Ancient Beheadings and Holy Kings: 'Brutal Slaughter' Revealed at Jerusalem Mass Burial Site

A picture of a human skull. Archaeologists in Jerusalem unearthed the beheaded remains of some 125 men, women and children thought to have died more than 2,000 years ago, according to Haaretz. Getty Images

Archaeologists in Jerusalem have unearthed the beheaded remains of some 125 men, women and children thought to have died more than 2,000 years ago, according to Haaretz.

The ancient bones found scattered in a water cistern align with historical accounts of a "brutal slaughter" described in academic commentaries of the Dead Sea Scrolls, The Times of Israel reported.

"We removed from the pit more than 20 neck vertebrae, which were cut by a sword," Israel antiquities authority anthropologist Yossi Nagar said during a presentation at the 12th Annual Conference on New Studies in the Archaeology of Jerusalem and its Region, the publication reported. "We discovered in the pit bodies and body parts of infants and adult individuals, women and men, who were probably victims of a brutal slaughter."

The Israel antiquities authority did not immediately respond to Newsweek's request for comment.

The bones are thought to date from the reign of Judean king and high priest Alexander Jannaeus (103–76 B.C.)—a period characterized by bloody violence and ongoing power struggles, the Times stated. After a brutal six-year civil war, Jannaeus ordered the crucifixion of some 800 political opponents, according to interpretations of text from the Dead Sea Scrolls. Others, the publication reported, were beheaded.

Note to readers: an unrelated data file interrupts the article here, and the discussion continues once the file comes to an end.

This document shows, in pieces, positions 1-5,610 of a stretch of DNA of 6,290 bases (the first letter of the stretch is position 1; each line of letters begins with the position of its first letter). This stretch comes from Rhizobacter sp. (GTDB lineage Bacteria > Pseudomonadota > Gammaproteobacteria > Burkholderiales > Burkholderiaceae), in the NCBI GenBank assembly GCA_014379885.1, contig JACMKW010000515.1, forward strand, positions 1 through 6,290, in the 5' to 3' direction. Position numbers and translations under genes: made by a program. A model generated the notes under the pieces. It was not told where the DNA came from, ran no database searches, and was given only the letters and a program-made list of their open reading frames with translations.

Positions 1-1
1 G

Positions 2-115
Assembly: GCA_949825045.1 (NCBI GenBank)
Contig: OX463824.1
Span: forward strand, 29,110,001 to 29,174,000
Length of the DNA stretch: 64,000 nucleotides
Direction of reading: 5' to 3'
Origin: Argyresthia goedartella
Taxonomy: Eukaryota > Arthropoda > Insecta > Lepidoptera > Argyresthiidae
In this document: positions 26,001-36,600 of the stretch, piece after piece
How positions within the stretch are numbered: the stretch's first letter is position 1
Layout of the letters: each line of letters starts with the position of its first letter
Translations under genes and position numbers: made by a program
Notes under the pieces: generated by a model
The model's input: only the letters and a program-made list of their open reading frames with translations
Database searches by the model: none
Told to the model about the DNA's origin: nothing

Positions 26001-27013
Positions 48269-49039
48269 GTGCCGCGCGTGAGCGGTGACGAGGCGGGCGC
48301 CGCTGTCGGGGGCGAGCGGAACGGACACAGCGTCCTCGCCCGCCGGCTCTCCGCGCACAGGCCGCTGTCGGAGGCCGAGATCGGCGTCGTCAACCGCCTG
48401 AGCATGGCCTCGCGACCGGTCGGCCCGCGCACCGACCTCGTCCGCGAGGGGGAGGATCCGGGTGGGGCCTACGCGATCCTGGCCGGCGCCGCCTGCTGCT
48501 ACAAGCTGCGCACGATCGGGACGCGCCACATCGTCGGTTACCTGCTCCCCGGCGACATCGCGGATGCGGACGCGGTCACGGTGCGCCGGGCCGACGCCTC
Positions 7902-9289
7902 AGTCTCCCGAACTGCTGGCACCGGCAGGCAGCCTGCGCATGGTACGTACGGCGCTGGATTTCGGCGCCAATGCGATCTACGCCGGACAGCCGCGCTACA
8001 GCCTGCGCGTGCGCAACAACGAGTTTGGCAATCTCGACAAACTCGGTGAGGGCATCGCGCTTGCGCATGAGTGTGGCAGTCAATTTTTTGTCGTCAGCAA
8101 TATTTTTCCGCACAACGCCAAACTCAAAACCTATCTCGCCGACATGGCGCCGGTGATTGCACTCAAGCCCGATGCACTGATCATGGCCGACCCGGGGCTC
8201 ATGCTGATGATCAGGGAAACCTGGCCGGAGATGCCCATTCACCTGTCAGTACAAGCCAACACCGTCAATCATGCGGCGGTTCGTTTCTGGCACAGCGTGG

Archaeologists Kfir Arbiv and Tehillah Lieberman, who excavated the bones, said the newly-unearthed remains match up with this historical picture. Jannaeus slaughtered his enemies and their families, with embryonic remains suggesting that even pregnant women were killed, the researchers said. Large numbers of sword cuts to the neck, lower jaw and even the base of the skull support a picture of mass decapitation.

Roman-era charred bones of men were also discovered at the site, Haaretz stated.

In other archaeological news, scientists in Egypt have recently unearthed ancient buildings, hundreds of tombs and even a new sphinx statue. Researchers in Russia have found a medieval board game in a secret chamber beneath a castle. Meanwhile, sacrificed human remains and a massive pyramid from the lost city of Shimao are rewriting historian's understanding of ancient China.

Historical remains are also helping scientists paint a picture of the spread of deadly diseases, such as tuberculosis. Researchers recently traced the history of TB from ancient times to today using samples from mummies and contemporary sources. In July, news emerged that scientists had found the oldest evidence of deadly bacteria salmonella in human remains from Europe.